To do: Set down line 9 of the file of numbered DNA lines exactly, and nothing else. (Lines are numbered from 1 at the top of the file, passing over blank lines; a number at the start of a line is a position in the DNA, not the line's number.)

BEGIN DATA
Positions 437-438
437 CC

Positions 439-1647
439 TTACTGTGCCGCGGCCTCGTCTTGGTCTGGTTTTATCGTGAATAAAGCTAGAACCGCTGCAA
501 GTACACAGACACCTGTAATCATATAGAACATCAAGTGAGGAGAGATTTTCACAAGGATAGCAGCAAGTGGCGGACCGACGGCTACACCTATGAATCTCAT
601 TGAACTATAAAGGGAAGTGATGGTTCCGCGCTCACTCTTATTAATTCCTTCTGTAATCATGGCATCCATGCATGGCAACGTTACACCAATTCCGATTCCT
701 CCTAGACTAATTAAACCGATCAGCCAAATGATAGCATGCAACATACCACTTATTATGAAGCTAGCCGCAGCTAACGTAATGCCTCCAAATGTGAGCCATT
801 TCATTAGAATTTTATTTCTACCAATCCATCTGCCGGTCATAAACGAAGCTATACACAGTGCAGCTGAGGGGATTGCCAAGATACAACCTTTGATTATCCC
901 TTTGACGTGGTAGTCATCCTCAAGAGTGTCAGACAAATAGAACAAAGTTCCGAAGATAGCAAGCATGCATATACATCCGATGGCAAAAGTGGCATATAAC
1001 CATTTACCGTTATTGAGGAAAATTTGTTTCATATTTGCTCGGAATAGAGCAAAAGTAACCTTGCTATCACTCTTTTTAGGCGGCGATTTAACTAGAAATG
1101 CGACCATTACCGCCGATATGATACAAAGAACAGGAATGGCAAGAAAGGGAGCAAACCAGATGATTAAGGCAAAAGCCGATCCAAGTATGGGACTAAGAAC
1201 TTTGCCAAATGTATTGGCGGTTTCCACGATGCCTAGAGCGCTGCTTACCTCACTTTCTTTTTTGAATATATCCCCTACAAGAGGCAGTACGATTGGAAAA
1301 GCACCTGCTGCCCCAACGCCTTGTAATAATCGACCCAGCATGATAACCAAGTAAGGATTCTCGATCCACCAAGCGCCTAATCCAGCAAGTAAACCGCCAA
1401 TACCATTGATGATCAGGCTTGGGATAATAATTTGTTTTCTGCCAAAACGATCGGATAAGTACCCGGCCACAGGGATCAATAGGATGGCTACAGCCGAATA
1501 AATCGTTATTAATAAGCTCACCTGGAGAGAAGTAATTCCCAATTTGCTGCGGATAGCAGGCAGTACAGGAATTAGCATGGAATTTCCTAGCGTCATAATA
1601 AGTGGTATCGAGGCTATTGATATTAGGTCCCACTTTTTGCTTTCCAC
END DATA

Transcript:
901 TTTGACGTGGTAGTCATCCTCAAGAGTGTCAGACAAATAGAACAAAGTTCCGAAGATAGCAAGCATGCATATACATCCGATGGCAAAAGTGGCATATAAC